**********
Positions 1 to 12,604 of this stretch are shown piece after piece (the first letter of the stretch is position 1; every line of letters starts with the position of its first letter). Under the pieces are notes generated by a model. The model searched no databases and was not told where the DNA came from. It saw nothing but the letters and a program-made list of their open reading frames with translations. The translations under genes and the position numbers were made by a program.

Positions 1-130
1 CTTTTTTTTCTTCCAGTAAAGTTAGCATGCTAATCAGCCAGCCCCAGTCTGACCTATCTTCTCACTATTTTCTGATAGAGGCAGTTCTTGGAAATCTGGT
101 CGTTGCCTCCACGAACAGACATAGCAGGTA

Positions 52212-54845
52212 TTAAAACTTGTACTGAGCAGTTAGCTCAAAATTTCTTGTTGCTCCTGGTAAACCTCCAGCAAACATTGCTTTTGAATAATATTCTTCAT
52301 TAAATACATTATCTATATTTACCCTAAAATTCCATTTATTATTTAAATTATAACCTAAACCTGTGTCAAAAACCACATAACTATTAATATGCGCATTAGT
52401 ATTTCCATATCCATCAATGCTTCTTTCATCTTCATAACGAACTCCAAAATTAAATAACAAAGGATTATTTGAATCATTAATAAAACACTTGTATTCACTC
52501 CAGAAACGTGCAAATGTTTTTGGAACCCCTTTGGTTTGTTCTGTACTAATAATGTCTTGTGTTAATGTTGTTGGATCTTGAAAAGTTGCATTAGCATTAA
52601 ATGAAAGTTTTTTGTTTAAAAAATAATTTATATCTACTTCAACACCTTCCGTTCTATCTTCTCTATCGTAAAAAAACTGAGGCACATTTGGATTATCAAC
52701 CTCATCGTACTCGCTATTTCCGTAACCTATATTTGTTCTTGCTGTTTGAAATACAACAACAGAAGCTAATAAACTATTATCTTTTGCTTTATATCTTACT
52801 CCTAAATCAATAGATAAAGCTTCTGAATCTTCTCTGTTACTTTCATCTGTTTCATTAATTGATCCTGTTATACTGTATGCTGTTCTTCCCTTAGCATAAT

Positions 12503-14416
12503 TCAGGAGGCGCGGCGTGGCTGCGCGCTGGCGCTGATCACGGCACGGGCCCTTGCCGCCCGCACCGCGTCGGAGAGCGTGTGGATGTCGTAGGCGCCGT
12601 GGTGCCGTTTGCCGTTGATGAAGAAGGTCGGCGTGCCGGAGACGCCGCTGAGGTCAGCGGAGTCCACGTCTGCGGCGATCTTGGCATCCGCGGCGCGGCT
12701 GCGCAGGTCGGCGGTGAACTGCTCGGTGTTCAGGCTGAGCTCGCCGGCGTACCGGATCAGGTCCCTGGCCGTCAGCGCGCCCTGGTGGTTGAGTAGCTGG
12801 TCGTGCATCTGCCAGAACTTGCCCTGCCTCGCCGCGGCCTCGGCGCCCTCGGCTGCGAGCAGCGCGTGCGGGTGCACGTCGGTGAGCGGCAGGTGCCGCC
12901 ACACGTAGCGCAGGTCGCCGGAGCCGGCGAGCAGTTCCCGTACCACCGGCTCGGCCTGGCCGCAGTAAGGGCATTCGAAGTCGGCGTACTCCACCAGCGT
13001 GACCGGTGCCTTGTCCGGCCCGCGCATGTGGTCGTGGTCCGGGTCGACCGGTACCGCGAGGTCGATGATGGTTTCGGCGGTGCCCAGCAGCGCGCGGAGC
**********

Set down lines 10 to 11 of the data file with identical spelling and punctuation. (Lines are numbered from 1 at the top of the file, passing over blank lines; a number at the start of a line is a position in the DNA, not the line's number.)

52601 ATGAAAGTTTTTTGTTTAAAAAATAATTTATATCTACTTCAACACCTTCCGTTCTATCTTCTCTATCGTAAAAAAACTGAGGCACATTTGGATTATCAAC
52701 CTCATCGTACTCGCTATTTCCGTAACCTATATTTGTTCTTGCTGTTTGAAATACAACAACAGAAGCTAATAAACTATTATCTTTTGCTTTATATCTTACT